Dogs Are Smarter Than People: Writing Life, Marriage and Motivation

Join an internationally bestselling children's book author and her down-home husband and their dogs as they try to live a happy, better life by being happier, better people . You can use those skills in ...more

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March 01, 2022 00:16:44
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To Hell With Goals. Sort Of. How To Find The Best Habits

A lot of people give up on things because they focus on goals. Their goal is: Write 50,000 words by April.Lose 20 pounds before the wedding.Have $100,000 in the bank by January. Goals are lovely. Goals are sexy. Goals work brilliantly for some people, but for some of us goals are absolute bullshit. I know this. Yet I still fall into the goal trap all the time. If I don’t lose twenty pounds and only 19.5, I feel like I’ve failed. If I only write 49,998 words, I feel like I’ve failed. And I’m not even going to talk about the bank thing. That’s because goals are all or nothing. You get them or you don’t. Habits though? Habits are an author's and a human's best friend. Habits are amazing and good ones? They create other good ones. Charles Duhigg wrote,The Power of Habit: Why We Do What We Do in Life and Business. And in it he talks about keystone habits and how if we understand habits, we can figure out how to kick ass, basically. He wrote in an interview: “Take, for instance, a bad habit I had of eating a cookie every afternoon. By learning how to analyze my habit, I figured out that the reason I walked to the cafeteria each day wasn't because I was craving a chocolate chip cookie. It was because I was craving socialization, the company of talking to my colleagues while munching. That was the habit's real reward. And the cue for my behavior - the trigger that caused me to automatically stand up and wander to the cafeteria, was a certain time of day.“So, I reconstructed the habit: now, at about 3:30 ...

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February 22, 2022 00:15:56
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Making Life Changing Moments and Booby Free Day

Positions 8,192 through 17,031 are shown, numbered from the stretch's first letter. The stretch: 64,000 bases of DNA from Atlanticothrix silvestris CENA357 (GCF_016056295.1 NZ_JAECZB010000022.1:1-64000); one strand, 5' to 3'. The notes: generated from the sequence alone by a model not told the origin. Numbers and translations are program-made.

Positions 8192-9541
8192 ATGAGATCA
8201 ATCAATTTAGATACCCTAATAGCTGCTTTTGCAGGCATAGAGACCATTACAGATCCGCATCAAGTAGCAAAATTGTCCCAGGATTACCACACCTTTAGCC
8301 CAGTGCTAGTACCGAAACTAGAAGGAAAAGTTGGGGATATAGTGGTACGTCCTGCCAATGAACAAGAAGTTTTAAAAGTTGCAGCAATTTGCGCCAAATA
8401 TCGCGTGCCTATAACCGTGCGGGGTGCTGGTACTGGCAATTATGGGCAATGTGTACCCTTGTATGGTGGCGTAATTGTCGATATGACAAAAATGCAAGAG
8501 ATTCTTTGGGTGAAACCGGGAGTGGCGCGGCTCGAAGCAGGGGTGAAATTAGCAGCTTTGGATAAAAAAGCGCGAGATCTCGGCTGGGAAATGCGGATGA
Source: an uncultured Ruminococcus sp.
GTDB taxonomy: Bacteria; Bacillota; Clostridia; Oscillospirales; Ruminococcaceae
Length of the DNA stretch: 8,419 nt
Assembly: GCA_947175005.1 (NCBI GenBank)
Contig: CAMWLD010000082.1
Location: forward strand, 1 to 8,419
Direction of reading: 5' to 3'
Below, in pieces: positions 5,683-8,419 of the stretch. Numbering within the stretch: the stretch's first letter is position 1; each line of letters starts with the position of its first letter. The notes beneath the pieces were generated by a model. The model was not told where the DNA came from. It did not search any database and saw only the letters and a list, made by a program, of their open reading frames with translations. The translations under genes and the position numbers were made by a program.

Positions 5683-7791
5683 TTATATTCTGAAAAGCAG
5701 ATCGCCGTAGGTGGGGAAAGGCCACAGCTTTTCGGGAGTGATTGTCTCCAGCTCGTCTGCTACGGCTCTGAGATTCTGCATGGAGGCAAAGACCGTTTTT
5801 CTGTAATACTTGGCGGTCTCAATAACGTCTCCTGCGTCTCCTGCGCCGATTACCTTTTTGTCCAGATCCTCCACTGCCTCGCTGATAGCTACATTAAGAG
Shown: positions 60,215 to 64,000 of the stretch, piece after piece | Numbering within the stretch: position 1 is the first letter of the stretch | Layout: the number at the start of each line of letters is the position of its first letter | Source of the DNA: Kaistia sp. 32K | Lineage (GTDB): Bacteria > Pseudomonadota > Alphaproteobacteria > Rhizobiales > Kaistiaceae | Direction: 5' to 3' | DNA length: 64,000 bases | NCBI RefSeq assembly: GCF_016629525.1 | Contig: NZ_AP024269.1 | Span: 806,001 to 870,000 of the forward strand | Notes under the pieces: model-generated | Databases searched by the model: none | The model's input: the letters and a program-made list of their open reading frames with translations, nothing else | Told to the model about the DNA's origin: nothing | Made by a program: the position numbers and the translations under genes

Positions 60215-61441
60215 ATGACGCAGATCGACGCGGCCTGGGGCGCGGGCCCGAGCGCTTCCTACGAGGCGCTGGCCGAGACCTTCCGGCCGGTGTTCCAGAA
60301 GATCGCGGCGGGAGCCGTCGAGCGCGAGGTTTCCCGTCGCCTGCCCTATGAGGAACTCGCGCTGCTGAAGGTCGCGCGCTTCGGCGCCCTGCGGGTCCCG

There is an article over on Medium that annoyed Carrie, which to be fair, Medium articles by self-professed self-help gurus often do. Cough. It's not because the guy has 250,000 followers, she swears. It's just because he's a bro-looking white guy regurgitating other people's stuff. And here's the thing. To make impact, you don't want to vomit up other people's books or thoughts. You want to be your own person. In New Hampshire literary circles of the 1970s and 1980s there was a dynamic poetry husband and wife duo of Donald Hall and Jane Kenyon. They were nothing alike in their poetry and Donald usually received a lot more kudos, but Jane? She made her moments. I'll always remember my Aunt Maxine introducing me to Jane when I was eight or something and saying, "She is a spectacular poet." She pretty much gasped it all out because she was so enthralled. I always wanted to be gasp worthy, honestly--in a good way, right? So, there's a piece in the National Book Review by Mike Pride that talks a bit about Jane (who died at just 47) where it talks about how her husband dealt with people being stupid about the difference between their poems and styles. "Hall reacted when anyone suggested that he was a poet of big ideas while his wife wrote sweet and simple poems. “Yeah,” he’d say, “her style is a glass of water – a 100-proof glass of water.” There is a tendency for us all to look away from the moments, the truths of our lives and existence and instead go for those superlative, larger than life moments, stories, celebrities, all that ...

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February 21, 2022 00:02:01
The Apple

The Apple

Hi! This year (2022), I've decided to share a poem on my blog and podcast and read it aloud. It's all a part of my quest to be brave and apparently the things that I'm scared about still include: My spoken voiceMy raw poems. Thanks for being here with me and cheering me on and I hope that you can become braver this year, too! The apple fell to the ground joining the others; rotting had already begun the way it does. We all fall and crack. On the wire a squirrel ran to the right, green apple in her mouth, prized obviously, bigger than her head. Another fell before a second squirrel appeared, apple in mouth, bounding on the wire to the left this time. I know I’m not the squirrels. I know I am not an apple (though I feel round lately), but I gather things too big to hold and drop so many, bringing them to the road where they’ll be carried off by others or maybe smooshed under wheels of cars or just left to rot. I know. I’m not the apple rolling aimlessly until I can’t move anymore. I know. Hey, thanks for listening to Carrie Does Poems. These podcasts and more writing tips are at Carrie’s website, carriejonesbooks.blog. There’s also a donation button there. Even a dollar inspires a happy dance in Carrie, so thank you for your support. The music you hear is made available through the creative commons and it’s a bit of a shortened track from the fantastic Eric Van der Westen and the track is called A Feather and off the album The Crown Lobster Trilogy. While Carrie only posts poems weekly here, she has them (in written form) almost ...